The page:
Why Be Happy When You Could Be Normal?

Royal Albert China Symbol Analysis

Royal Albert China Symbol Icon

Jeanette Winterson describes her mother’s china set as “a very nasty set of sentimental tableware.” Though her mother, Mrs. Winterson, permitted few happinesses or indulgences in her household, the china set was a small joy that she allowed herself. Floral, decadent, and showy, the china was likely an anomaly in the austere Winterson household—Mrs. Winterson wanted to show “everyone else in the street that even though [she] wasn’t better off, [she] was better,” and saw displaying the china as a means to do so. Jeanette describes how Mrs. and Mr. Winterson saved their “spare pennies” in a tin in order to buy more china, and that she, too, caught “Royal Albert fever” as a child and began saving up on her own. “Happiness,” Jeanette says, “was on the other side of a glass door—” the china was as close to happiness as her mother would ever get. In a book so thematically preoccupied with the pursuit of happiness, Mrs. Winterson’s Royal Albert obsession symbolizes the basic human need for that pursuit—even in those who claim to shun or reject happiness, contentment, and indulgence. The china itself, forever “on the other side of a glass door,” serves as a symbol of the fact that happiness was always kept just out of Jeanette’s reach—and of her parents’ reach. The china was a means of intimidation and a way to perform a fantasy as much as it was an object of pleasure, and so the two things, in Jeanette’s mind, are perhaps inextricably linked.

Royal Albert China Quotes in Why Be Happy When You Could Be Normal?

The Why Be Happy When You Could Be Normal? quotes below all refer to the symbol of Royal Albert China. For each quote, you can also see the other characters and themes related to it (each theme is indicated by its own dot and icon, like this one:
Storytelling Theme Icon
). Note: all page numbers and citation info for the quotes below refer to the Grove Press edition of Why Be Happy When You Could Be Normal? published in 2012.
Chapter 7 Quotes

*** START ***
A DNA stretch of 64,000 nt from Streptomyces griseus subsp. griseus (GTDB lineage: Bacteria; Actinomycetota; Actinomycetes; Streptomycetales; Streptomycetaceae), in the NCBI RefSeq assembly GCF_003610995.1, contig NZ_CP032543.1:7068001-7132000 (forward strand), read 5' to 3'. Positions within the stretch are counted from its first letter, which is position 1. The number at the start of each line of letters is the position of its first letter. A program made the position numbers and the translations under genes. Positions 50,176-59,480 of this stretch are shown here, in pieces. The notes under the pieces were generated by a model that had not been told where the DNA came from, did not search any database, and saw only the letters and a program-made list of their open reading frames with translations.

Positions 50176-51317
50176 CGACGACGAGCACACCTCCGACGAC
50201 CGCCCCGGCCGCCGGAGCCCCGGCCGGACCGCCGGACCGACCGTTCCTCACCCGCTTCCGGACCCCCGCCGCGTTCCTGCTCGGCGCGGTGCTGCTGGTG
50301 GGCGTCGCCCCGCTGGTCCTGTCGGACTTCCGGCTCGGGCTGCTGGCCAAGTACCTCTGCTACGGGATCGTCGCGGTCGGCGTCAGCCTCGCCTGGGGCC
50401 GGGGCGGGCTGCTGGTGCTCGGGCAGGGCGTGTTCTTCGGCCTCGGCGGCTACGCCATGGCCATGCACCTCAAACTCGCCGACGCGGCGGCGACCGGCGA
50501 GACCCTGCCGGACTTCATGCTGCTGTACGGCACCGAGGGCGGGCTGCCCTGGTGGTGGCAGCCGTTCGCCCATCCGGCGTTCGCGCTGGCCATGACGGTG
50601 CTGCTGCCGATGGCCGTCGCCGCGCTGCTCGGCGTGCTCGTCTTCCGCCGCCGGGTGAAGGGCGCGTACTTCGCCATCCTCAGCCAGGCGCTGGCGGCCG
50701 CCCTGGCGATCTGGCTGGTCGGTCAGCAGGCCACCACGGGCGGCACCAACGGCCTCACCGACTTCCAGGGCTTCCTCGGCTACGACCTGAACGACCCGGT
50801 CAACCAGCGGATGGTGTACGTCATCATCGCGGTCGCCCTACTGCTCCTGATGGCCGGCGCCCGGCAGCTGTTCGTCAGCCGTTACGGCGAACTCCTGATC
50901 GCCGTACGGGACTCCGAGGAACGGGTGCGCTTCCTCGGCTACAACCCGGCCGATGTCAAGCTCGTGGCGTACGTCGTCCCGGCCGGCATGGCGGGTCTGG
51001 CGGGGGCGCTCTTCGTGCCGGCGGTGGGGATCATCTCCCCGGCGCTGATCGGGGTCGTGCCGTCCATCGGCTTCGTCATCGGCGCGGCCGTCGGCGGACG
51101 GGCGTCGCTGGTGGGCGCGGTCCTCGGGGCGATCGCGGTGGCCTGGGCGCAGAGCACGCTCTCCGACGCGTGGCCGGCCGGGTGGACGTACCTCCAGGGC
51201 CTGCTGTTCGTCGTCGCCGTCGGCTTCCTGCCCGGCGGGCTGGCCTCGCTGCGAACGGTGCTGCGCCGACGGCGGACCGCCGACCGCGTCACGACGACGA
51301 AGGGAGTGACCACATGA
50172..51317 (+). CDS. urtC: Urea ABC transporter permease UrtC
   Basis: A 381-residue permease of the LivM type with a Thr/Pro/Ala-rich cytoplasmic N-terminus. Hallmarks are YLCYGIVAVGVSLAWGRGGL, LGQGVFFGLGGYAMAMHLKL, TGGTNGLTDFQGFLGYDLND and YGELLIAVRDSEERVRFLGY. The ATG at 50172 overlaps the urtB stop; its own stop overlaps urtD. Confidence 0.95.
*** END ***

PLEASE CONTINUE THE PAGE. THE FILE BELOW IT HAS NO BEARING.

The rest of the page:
I think Mrs. Winterson was afraid of happiness. Jesus was supposed to make you happy but he didn’t, and if you were waiting for the Apocalypse that never came, you were bound to feel disappointed. She thought that happy meant bad/wrong/sinful. Or plain stupid. Unhappy seemed to have virtue attached to it.

Related Characters: Jeanette Winterson (speaker), Mrs. Constance Winterson
Related Symbols: Royal Albert China
Page Number: Book Page 96
Explanation and Analysis:
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Royal Albert China Symbol Timeline in Why Be Happy When You Could Be Normal?

The timeline below shows where the symbol Royal Albert China appears in Why Be Happy When You Could Be Normal?. The colored dots and icons indicate which themes are associated with that appearance.
Chapter 5: At Home
Religion and Control Theme Icon
...she had forced Mr. Winterson to throw out Mrs. Winterson’s extensive collection of Royal Albert china when they married and start over. (full context)
Religion and Control Theme Icon
Jeanette takes Lillian shopping for more crockery. Lillian disparages Mrs. Winterson’s old china, and berates her for having abused both Jeanette and Mr. Winterson. (full context)
Religion and Control Theme Icon
The Pursuit of Love and Happiness Theme Icon
...around her that “even though [she wasn’t] better off, [she was] better.” The Royal Albert china was an easy way to do so—and as Mrs. and Mr. Winterson saved their pennies... (full context)
Chapter 7: Accrington
Storytelling Theme Icon
Religion and Control Theme Icon
The Pursuit of Love and Happiness Theme Icon
Mothers, Daughters, and Forgiveness Theme Icon
The few things Mrs. Winterson actually seemed to love were the Gospel Tent, Royal Albert China , and Christmas. Christmas was a time of luxury and celebration, and “the one time... (full context)
Chapter 12: The Night Sea Voyage
Storytelling Theme Icon
The Pursuit of Love and Happiness Theme Icon
Mothers, Daughters, and Forgiveness Theme Icon
...living facility. In a locked trunk, Jeanette discovers a cache of her mother’s Royal Albert china, her father’s war medals, letters from her mother to her father, and her own formal... (full context)